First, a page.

HEAVYWEIGHT prospect David Adeleye will bid to remain unbeaten this weekend on a historic night at Wembley – just like sparring partner Tyson Fury.
The 25-year-old will be back in action on the undercard of Fury’s domestic dust-up with former sparring partner Dillian Whyte on Saturday night.
David Adeleye will be back in action this weekend on the Fury vs Whyte undercard
Big D is a regular training and sparring partner of Gypsy King Tyson Fury
Adeleye has also trained with former heavyweight champion Anthony Joshua
Adeleye’s latest assignment will come in the form of Lancashire southpaw Chris Healey, who owns a 9-8 record.
Britain’s latest heavyweight prospect has been a key member of Fury’s training camp for Whyte and was cheered on by the Gypsy King during his open workout on Tuesday afternoon.
Adeleye – who has also trained with former unified heavyweight champ Anthony Joshua – has been tipped by many to make a fast rise up the heavyweight ranks.
So with that in mind, SunSport thought it’d only be right to give you some insight into Big D.
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Adeleye was born in London in 1996 to Nigerian parents – both of whom didn’t want him to go into professional boxing.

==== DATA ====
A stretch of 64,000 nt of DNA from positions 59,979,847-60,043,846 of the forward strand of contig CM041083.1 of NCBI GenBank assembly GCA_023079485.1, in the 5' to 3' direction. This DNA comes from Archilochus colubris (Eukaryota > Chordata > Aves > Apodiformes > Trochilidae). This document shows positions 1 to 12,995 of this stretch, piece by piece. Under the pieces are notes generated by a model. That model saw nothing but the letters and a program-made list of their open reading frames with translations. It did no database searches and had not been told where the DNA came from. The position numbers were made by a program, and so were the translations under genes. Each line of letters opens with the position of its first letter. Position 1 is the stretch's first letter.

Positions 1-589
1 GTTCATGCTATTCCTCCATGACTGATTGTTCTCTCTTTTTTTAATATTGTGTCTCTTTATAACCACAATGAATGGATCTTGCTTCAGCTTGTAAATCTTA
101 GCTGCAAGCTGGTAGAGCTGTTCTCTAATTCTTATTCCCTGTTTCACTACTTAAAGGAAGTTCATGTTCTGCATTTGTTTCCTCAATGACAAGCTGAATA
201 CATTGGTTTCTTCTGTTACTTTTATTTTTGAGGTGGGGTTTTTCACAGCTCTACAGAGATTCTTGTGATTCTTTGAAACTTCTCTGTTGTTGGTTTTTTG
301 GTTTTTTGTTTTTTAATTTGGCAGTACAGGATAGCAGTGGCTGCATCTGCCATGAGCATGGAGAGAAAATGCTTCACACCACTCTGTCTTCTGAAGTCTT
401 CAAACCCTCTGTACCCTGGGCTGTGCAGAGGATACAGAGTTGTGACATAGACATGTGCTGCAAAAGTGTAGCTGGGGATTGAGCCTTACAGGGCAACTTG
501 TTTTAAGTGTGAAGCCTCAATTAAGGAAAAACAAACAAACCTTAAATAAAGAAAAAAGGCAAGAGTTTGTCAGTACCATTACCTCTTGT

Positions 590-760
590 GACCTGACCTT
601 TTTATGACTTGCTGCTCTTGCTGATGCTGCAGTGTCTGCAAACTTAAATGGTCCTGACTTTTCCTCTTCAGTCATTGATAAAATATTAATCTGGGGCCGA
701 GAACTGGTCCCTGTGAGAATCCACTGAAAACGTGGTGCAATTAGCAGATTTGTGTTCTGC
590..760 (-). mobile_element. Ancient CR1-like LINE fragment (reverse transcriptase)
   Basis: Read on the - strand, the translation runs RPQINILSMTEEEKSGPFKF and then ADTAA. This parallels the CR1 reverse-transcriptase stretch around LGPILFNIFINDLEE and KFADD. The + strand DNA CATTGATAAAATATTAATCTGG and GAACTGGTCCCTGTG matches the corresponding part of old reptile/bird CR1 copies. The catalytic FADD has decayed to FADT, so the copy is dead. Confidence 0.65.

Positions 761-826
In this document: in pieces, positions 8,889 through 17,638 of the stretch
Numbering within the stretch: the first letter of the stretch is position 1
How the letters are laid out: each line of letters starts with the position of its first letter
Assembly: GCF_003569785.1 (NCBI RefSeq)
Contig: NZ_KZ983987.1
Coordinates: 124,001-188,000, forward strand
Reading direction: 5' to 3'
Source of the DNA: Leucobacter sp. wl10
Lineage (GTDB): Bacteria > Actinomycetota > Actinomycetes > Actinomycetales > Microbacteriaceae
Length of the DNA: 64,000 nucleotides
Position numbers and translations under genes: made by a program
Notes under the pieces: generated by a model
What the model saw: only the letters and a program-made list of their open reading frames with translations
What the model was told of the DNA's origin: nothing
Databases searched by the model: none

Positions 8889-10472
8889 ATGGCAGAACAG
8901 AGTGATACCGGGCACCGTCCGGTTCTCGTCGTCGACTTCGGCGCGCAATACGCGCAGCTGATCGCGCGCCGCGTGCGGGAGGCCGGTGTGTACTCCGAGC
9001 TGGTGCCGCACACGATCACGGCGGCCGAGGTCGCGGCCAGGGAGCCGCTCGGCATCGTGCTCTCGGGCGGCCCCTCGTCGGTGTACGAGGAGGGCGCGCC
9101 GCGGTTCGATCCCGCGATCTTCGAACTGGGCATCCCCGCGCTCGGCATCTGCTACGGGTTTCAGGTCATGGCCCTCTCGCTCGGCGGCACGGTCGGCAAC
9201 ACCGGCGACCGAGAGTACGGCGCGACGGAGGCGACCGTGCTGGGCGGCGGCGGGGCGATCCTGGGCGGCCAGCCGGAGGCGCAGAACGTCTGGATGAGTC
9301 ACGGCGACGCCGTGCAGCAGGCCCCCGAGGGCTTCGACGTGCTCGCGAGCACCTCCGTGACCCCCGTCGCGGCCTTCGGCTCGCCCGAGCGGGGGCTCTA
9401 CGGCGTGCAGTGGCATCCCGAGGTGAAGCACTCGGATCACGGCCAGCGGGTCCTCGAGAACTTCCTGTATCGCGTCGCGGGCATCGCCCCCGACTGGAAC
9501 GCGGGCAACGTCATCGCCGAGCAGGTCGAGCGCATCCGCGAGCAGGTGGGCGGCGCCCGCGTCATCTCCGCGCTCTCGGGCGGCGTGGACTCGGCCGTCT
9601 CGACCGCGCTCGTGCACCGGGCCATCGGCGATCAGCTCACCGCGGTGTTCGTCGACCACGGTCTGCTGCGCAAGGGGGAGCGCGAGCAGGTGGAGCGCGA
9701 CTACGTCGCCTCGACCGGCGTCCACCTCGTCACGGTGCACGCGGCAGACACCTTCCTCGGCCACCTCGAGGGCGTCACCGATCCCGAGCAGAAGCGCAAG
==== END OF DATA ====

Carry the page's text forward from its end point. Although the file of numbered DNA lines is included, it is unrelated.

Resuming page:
Adeleye began boxing at the tender age of 14, training under Gary McGuiness at the Dale Youth Club and had a plethora of amateur fights before turning pro in December 2019.
During his time as an amateur, Adeleye became Junior ABA champion in 2013 before winning the Senior ABA Novices and Senior ABA titles in 2017 and 2018 respectively.
The physically imposing Adeleye stands at an impressive 6’4 and tips the scales at a solid 15 stone, 7lbs.
His weight, however, will likely increase in the coming years as he continues to grow into his chiselled frame.
Adeleye had over 30 amateur fights before his professional debut against Dmitrij Kalinovskij, whom he demolished in just under a round.
The man-mountain has gone on to record a further seven victories, with all but one of those triumphs coming by way of stoppage.
What he’s said
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Last year, Adeleye said of one day fighting for the British and Commonwealth titles: “Whichever belt comes first is the one I go for. I’ll take all of them.
“I want to get in the history books as a world heavyweight champion, and deliver some of the biggest fight nights for British boxing.”
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